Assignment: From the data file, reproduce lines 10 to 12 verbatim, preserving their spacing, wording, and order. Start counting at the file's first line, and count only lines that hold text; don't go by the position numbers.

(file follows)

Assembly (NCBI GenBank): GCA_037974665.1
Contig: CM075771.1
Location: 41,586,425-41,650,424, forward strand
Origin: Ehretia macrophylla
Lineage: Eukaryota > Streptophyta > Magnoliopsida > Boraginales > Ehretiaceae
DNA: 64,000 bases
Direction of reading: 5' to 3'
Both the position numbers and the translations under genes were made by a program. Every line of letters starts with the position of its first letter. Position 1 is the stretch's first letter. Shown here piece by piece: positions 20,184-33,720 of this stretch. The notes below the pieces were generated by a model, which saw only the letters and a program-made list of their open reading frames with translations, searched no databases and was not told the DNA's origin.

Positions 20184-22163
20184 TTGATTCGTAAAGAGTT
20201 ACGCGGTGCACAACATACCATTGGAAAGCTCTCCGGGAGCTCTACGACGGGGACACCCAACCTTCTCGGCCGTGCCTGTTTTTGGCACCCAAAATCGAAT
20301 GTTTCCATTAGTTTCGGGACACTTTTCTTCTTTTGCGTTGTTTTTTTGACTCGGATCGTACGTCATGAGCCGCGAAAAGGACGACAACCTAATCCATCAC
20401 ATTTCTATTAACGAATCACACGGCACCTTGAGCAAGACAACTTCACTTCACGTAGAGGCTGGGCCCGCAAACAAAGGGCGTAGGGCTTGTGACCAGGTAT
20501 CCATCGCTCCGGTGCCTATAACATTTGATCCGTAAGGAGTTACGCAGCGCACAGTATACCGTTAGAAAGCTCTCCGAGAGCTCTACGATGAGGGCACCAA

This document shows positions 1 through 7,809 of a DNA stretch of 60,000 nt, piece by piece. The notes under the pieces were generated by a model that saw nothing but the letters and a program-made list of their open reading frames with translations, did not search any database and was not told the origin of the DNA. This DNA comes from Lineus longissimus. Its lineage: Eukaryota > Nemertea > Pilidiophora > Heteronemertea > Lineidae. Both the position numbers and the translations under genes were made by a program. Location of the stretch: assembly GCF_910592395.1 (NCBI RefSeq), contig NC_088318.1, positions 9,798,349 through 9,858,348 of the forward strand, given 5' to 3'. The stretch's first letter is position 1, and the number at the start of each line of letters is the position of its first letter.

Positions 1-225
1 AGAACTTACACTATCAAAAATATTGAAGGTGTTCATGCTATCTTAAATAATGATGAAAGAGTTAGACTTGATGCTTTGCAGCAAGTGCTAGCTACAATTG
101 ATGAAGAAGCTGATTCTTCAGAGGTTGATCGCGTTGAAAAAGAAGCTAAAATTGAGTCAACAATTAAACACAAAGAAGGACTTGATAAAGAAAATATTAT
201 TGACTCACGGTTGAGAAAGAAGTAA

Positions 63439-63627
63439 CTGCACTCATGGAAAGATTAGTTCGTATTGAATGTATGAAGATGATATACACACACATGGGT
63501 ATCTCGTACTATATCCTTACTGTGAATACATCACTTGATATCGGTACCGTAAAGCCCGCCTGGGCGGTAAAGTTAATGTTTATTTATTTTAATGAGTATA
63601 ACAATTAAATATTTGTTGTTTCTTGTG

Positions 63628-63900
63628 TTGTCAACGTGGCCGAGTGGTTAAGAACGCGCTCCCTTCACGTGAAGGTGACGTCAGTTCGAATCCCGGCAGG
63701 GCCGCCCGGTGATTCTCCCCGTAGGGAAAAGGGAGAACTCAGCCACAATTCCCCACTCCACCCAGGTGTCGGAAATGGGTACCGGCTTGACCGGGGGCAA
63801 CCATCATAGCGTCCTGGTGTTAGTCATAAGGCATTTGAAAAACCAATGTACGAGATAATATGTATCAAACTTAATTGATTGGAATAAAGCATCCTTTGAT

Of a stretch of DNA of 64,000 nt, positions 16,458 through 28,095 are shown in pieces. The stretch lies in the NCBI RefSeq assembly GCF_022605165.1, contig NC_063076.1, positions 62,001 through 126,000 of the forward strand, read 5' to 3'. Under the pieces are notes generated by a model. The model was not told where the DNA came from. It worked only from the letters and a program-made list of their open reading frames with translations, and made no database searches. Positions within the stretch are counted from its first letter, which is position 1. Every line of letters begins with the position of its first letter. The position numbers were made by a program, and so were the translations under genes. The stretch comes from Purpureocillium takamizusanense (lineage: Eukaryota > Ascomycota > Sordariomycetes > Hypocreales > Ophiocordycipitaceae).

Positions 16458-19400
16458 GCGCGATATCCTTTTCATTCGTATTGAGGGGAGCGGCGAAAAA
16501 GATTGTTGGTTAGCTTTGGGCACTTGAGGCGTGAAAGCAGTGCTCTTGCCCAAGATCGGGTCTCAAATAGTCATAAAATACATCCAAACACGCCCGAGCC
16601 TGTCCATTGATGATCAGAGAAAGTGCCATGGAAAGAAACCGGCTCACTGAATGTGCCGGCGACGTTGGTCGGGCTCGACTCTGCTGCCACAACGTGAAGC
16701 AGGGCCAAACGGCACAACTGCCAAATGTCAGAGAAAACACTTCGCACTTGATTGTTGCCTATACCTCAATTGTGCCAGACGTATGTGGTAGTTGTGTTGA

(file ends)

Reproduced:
20184 TTGATTCGTAAAGAGTT
20201 ACGCGGTGCACAACATACCATTGGAAAGCTCTCCGGGAGCTCTACGACGGGGACACCCAACCTTCTCGGCCGTGCCTGTTTTTGGCACCCAAAATCGAAT
20301 GTTTCCATTAGTTTCGGGACACTTTTCTTCTTTTGCGTTGTTTTTTTGACTCGGATCGTACGTCATGAGCCGCGAAAAGGACGACAACCTAATCCATCAC